Grab some poetry!

Here are the science poetry books I have been using for years, and I love them! (with links and ideas for using them)

Beast Feast by Douglas Florian

  • Read the short poems in this book, and have students listen for special structures each animal has that help it survive in its environment.
  • Students can fill in a T-chart categorizing the inherited traits and learned behaviors from the poems.
  • Use these poems for a mentor text, and have students write their own informational poems.

animal structures poems

Joyful Noise: Poems for Two by Paul Fleischman

  • Reading through these two person poems have a really neat sound and its fun for kids to read along and hear it read. Break up the class into two groups. Have group one read the left side and group two read the right side. It will be fun for everyone! To change it up, pick group members at random rather than by side of the room. Its interesting to hear synchronized voices all around the room.
  • The poems in this book can add imagery to your units on life cycles. My favorite poems for life cycles are: Grasshoppers, The Digger Wasp, Honey Bees, and Chrysalis Diary.
  •  You can read these poems with your class to introduce the life cycle unit. These poems can also be great for students to read and then write their own summary or story about an animal going through their life cycle.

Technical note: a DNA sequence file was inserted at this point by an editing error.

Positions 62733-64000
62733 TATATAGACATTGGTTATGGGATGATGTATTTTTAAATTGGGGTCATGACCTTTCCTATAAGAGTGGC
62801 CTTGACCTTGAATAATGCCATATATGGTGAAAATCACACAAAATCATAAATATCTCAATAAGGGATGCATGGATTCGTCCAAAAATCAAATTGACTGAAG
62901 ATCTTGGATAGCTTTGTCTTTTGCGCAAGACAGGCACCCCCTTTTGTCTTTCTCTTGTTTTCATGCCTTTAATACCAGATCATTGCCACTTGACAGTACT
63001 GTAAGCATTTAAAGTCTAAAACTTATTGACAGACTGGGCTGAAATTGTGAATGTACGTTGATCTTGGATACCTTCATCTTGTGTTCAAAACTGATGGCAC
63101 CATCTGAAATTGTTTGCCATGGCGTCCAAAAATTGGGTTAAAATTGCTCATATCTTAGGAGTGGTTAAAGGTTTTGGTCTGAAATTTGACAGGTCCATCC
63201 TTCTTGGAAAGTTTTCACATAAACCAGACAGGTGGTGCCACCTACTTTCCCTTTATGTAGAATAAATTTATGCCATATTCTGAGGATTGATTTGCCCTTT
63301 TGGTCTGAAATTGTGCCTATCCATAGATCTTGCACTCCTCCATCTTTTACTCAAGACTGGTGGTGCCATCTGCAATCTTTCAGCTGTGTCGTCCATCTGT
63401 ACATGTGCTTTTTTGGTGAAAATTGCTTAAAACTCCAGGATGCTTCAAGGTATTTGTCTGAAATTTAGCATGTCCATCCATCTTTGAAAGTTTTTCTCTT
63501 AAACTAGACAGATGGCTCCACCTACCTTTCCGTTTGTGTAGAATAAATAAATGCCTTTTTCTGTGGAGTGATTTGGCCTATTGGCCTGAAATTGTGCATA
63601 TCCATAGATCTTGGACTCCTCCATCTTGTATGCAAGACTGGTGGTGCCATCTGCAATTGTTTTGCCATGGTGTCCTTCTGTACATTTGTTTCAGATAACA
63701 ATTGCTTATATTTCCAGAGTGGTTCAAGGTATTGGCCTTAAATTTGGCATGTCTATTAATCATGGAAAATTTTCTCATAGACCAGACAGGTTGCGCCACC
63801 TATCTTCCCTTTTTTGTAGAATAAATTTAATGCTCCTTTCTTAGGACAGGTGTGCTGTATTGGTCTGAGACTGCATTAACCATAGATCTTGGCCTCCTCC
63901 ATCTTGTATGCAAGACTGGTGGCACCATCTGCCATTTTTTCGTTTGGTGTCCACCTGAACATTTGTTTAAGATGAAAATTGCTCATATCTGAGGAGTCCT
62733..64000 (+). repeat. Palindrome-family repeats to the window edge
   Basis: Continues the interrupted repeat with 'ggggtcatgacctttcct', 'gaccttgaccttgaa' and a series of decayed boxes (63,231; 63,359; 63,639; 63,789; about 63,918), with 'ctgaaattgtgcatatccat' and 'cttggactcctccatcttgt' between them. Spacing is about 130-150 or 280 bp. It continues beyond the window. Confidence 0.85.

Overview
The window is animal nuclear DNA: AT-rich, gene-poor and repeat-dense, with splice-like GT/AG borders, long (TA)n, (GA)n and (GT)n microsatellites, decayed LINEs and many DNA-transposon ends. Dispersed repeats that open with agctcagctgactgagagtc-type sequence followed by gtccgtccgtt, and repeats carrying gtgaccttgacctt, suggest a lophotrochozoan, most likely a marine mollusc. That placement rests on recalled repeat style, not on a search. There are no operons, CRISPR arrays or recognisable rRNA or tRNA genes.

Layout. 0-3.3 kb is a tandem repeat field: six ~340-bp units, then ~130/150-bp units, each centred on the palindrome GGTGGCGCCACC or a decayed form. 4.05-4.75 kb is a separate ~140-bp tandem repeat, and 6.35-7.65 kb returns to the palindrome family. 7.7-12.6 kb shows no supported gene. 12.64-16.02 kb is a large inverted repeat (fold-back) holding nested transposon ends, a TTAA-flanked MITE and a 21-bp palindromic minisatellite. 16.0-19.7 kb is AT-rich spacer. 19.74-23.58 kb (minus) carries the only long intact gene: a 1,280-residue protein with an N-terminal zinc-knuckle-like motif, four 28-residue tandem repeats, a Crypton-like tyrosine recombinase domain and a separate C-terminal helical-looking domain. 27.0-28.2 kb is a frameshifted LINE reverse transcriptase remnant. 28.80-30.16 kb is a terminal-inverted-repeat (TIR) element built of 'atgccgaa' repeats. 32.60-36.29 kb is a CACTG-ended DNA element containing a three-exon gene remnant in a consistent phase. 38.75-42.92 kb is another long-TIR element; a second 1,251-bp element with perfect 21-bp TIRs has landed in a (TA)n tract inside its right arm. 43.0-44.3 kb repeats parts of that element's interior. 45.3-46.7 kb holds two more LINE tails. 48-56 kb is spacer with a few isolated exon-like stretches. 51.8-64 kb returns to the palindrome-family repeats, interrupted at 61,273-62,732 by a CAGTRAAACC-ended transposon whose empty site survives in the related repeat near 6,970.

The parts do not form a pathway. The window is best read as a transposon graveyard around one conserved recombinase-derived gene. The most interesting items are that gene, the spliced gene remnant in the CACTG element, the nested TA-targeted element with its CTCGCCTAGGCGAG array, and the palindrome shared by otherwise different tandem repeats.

• Use these poems for a mentor text, and have students write their own informational two person poem.

animal life cycle poems.png

Comets, Stars, the Moon, and Mars: Space Poems and Paintings by Douglas Florian

  • The poems in this book are great to use for a unit on the planets in our Solar System. They also are perfect for units on the Sun, the Earth, and Moon Phases. They would be perfect for introducing the unit, or individual objects. Poems I like to use from this book are: The Solar System to introduce and discuss the Earth’s orbit around the Sun; The Sun to introduce and learn some facts about the Sun; The Earth to introduce and learn some facts about the Earth; The Moon to introduce the phases of the Moon.
  • Students can use a graphic organizer to collect facts from the poems about each object.
  • Use these poems for a mentor text, and have students write their own informational poem about objects in our Solar System.

Earth and Space poems.png

Spectacular Science by Lee Bennett Hopkins

  • I love these short poems for introducing units and topics. The poems are not as informational as the others I have mentioned in this post, but are nice for introducing a topic and getting your students’ attention. Here are my favorites for the book and their topics:  What is Science? (Nature of Science), The Seed (Life Cycle of a Plant), Crystal Vision (Light), Dinosaur Bones (Sedimentary Rocks and Fossils), How? (Animal Instincts).

Poem introducing science topics.png

Now, you can use poetry to enrich your science classroom!

Writing poetry is a perfect opportunity for your students to show you what they know! I love using poetry writing in science for students to get creative and process new information. And, poems make a great display product for a bulletin board or around your classroom.
These templates make it painless and simple to add poetry writing in your science classroom!

Grab these Poetry Templates for Science!

poetry 1